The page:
Photo: Dan Farrimond, An Alternative History of Teletext, ITAF 2014
View selected works from the last two International Teletext Art Festivals: ITAF 2013 and ITAF 2014. The festival was launched by Finnish art cooperative FixC. The works have been featured on ORF TELETEXT, ARD Text (Germany), Schweizer TELETEXT (Switzerland), and arte Teletext (Europe). Minimalism as a challenge; reduction as an incentive—in the teletext format, creative artists have a mere 24 lines of 39 characters each at their disposal. Moreover, there are only six colors available in addition to black and white. But it’s precisely this retro aspect—teletext’s concentration on individual pixels and limited technical possibilities—that, amidst today’s high-definition world of viewing, exerts a particularly strong visual appeal. Thus, elements of the teletext aesthetic can be found in many other settings, such as building walls and graffiti, in videos and animated films, and on the internet. From Post-Punk to Concept Art—teletext’s artistic means of expression are nowhere near being exhausted. Used daily by millions of people over the last 40 years, teletext is the Electronic Age’s first interactive information service. And it wasn’t very long after this medium’s introduction that artists began discovering its unique design characteristics.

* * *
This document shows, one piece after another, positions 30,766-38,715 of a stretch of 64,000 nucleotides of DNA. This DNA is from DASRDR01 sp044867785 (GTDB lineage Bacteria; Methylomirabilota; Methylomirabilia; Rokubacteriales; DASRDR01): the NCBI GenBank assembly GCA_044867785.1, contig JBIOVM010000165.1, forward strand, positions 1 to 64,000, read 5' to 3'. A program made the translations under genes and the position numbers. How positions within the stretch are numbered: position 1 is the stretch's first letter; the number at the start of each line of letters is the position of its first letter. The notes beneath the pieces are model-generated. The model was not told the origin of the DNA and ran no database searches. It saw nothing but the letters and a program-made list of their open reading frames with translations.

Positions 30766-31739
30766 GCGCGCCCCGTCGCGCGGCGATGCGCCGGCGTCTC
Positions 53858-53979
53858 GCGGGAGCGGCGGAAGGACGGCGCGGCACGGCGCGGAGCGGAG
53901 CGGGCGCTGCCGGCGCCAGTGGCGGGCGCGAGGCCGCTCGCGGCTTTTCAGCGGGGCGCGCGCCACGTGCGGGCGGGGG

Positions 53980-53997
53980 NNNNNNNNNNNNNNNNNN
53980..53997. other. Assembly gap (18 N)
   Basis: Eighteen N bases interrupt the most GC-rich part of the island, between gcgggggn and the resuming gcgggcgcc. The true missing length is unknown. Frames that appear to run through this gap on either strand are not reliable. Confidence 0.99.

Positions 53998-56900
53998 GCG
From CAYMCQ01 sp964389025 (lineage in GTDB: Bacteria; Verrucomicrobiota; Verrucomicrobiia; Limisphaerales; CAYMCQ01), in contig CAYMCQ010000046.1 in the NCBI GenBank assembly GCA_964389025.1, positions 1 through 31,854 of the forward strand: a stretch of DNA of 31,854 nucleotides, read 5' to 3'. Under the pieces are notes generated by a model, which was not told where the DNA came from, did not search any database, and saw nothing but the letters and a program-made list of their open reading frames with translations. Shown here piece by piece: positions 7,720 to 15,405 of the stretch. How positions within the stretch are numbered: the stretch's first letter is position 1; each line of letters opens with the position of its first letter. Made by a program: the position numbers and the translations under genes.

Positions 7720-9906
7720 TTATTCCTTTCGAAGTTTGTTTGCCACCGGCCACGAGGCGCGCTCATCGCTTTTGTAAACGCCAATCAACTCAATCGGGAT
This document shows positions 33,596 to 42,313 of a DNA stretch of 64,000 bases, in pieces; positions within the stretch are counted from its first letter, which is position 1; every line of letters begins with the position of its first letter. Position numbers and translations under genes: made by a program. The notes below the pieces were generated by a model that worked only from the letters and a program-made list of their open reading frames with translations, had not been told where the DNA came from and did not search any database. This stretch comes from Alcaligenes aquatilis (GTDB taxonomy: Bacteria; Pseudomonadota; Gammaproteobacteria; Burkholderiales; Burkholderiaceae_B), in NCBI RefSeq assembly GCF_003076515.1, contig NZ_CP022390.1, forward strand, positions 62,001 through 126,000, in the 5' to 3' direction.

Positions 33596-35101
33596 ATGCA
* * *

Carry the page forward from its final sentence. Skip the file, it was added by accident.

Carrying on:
Photos: Juha van Ingen, Sugar, ITAF 2014 / Kathrin Günter, Lindsay Lohan’s Mugshot Cabinet, ITAF 2013